Impacts from Loss of Recognition of ACICS as an Accrediting Agency

If you’re applying for an English language study program or a 24-month STEM OPT extension, you may be affected by an announcement made by the U.S. Department of Education on August 19, 2022, in which they shared that they are no longer recognizing the Accrediting Council for Independent Colleges and Schools (ACICS) as an accrediting agency. It is reported that the ACICS currently accredits 27 schools that enroll nearly 5,000 students.

The effects of this decision means that any schools that were accredited by the ACICS will now be unable to issue program extensions, and students will only be able to finish their current session if the ACICS-accredited school chooses to voluntarily withdraw its certification or if it is withdrawn by the Student and Exchange Visitor Program (SEVP). However, If a student’s ACICS-accredited school can provide evidence of an ED-recognized accrediting agency or evidence in lieu of accreditation within the allotted time frame, the student may remain at the school to complete their program of study.

What Does This Mean for Immigration-related Student Programs in the US?

Two student programs are directly affected: English language student programs, and F-1 students applying for a 24-month science, technology, engineering, and mathematics (STEM) optional practical training (OPT) extension. English language student programs must be accredited under the Accreditation of English Language Training Programs Act, and the 24-month STEM OPT extension must only be applied for if a degree is held from an accredited SEVP certified school. The school must be accredited at the time of the application, which is noted by the school official’s recommendation on your Form I-20, Certificate of Eligibility for Nonimmigrant Student Status. M-1 students are not eligible for OPT.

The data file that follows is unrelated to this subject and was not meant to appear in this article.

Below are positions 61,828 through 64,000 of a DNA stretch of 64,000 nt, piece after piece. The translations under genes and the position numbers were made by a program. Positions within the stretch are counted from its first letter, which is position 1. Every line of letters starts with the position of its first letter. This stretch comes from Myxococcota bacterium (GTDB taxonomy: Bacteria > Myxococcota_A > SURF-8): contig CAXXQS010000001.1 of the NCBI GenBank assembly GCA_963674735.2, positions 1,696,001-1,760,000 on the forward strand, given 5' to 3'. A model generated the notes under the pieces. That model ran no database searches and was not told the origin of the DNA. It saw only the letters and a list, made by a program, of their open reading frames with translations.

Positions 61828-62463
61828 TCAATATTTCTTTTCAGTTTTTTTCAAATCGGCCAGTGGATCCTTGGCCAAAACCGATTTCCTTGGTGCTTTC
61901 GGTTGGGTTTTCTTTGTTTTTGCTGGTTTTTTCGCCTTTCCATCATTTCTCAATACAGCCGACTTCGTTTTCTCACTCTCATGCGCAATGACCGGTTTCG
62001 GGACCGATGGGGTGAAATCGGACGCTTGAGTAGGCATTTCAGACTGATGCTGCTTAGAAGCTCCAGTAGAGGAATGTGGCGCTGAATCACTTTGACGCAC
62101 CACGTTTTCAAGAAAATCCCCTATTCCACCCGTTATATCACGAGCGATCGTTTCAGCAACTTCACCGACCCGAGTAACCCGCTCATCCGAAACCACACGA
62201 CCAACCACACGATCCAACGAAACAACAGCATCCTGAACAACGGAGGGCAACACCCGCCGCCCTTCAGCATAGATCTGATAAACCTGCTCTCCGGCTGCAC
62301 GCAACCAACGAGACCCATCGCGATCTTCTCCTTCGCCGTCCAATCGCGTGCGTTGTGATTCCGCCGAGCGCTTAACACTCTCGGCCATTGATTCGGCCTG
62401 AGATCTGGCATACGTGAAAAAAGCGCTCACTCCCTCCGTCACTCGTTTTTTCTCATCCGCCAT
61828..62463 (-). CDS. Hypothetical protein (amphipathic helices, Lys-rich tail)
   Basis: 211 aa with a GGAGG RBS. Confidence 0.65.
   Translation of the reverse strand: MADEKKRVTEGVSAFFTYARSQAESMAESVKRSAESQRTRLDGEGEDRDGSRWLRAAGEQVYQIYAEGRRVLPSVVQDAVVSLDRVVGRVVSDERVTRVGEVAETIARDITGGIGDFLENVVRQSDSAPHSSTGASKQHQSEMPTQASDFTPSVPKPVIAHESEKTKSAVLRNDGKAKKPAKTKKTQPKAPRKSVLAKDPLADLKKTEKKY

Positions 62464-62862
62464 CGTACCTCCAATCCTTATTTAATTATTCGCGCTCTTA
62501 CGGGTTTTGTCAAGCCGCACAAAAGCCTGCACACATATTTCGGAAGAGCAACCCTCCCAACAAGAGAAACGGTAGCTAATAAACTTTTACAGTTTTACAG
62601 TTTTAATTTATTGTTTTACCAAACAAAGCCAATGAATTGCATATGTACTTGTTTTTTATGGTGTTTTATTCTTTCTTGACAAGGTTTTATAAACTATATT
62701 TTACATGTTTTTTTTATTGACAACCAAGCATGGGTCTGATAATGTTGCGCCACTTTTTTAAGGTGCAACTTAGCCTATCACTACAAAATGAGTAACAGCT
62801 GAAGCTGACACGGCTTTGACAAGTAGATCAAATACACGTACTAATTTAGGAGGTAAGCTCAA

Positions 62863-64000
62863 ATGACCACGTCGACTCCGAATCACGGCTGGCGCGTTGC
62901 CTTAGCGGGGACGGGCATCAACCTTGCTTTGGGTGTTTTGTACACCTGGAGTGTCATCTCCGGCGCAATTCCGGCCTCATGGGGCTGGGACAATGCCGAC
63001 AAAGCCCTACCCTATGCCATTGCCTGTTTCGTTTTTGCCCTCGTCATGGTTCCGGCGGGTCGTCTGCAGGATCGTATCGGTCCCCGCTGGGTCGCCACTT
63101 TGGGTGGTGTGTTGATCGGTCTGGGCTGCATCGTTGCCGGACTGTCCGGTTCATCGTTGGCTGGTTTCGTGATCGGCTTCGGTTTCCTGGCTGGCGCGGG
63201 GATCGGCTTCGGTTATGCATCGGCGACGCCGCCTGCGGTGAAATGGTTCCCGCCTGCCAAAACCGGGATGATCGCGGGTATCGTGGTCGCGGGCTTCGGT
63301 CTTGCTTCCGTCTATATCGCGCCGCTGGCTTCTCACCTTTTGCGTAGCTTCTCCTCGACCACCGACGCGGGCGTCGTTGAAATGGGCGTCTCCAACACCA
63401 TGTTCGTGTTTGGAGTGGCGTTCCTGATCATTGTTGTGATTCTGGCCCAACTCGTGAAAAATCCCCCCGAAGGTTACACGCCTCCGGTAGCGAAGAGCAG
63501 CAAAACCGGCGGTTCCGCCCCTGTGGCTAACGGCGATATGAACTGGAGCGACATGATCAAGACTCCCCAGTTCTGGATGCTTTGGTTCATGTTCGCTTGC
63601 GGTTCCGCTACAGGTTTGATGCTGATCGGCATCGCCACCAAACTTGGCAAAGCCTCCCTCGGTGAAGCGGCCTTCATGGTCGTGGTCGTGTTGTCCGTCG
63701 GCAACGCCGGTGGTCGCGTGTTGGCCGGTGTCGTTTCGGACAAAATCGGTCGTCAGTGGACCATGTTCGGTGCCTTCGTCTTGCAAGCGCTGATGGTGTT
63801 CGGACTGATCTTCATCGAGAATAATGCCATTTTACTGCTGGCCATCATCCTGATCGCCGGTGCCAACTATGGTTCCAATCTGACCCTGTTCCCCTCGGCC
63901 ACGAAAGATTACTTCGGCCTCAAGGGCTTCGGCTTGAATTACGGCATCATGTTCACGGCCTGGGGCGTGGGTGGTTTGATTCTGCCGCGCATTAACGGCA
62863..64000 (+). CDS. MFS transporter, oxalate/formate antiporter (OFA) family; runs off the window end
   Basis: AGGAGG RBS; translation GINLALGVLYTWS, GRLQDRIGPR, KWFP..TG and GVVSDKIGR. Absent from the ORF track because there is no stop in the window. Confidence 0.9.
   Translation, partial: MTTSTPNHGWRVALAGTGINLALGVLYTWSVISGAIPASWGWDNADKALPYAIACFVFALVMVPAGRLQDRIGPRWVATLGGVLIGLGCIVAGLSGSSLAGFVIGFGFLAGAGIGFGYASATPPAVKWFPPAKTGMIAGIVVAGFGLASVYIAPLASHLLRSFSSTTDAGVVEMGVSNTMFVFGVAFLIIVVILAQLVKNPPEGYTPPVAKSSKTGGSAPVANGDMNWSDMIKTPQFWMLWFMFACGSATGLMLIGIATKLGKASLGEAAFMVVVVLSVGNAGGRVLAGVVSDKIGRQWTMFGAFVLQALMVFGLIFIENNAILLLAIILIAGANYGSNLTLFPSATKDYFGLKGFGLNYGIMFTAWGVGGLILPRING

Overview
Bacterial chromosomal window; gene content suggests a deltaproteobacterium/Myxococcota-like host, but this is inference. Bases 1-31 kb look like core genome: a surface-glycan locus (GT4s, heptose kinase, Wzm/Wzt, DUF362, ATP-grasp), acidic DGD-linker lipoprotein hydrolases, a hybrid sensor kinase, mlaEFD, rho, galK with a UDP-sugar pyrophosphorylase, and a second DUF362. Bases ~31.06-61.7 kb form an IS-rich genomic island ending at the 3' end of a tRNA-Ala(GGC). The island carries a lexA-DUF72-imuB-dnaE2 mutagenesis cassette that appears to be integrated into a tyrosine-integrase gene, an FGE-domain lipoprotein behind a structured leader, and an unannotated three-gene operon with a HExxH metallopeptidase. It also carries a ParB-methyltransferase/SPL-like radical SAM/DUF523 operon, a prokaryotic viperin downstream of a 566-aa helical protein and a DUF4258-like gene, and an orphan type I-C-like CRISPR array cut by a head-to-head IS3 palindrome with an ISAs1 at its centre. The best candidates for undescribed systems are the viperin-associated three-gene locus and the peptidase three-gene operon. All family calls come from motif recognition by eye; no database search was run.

If your school’s certification is withdrawn, you will receive a notification letter from SEVP in which they will provide guidance on what you should do next. However, if you know that you are enrolled at an ACICS-accredited school, it is recommended that you contact your DSO immediately to understand if your status will be affected. 

If you have filed a Form I-539, Application to Extend/Change Nonimmigrant Status, on or after August 19, 2022 in hopes to change your status or receive reinstatement to attend an ACICS-accredited English language study program, you’ll receive a request for evidence (RFE) from the USCIS. You’ll then be given the opportunity to provide evidence showing that the institution you wish to enroll in meets accreditation requirements. Your change of status or reinstatement request will be denied if you do not submit a new Form I-20 for a school accreditation by an entity recognized by ED. 

If you are an F-1 status student looking to participate in the STEM OPT extension program, you’ll need to have a degree from an ED-recognized accreditation US educational institution at the time that you file your application. Your Form I-765 STEM OPT extension may be denied if: 

  • The degree which is the basis for your STEM OPT extension was obtained from an educational institution that was accredited by ACICS; and
  • The DSO recommendation for a STEM OPT extension is dated on or after August 19, 2022 on your Form I-20.

If you do receive a denial, you’ll have 60 days to prepare for your departure from the US, transfer to a new school, or begin a new course of study at an accredited, SEVP-certified school. 

Note

If your Form I-20 has a DSO recommendation date prior to August 19, 2022, you are not affected.

Other Impacts of the ACICS Loss of Recognition

This change also affects the following: 

  • Colleges/Universities that were solely accredited by ACICS are no longer accreditation institutions, meaning any degrees granted on or after August 19, 2022 no longer qualifies as a US degree for the H-1B advanced degree exemption or for the beneficiary requirements at 8 CFR 214.2(h)(4)(iii)(C)(1).
  • Those who have I-140 petitions filed under the advanced degree and professional classifications where the educational credentials are from an ACICS accredited school (if the degree was granted on or after August 19, 2022) are also affected. 
  • Cases in which the petitioner is claiming an H-1B cap or ACWIA fee exemption are also affected if the degree was granted by an ACICS accredited institution on or after August 19, 2022. 

For more information regarding the loss of ACICS recognition and its effects, visit the U.S. Department of Education’s website.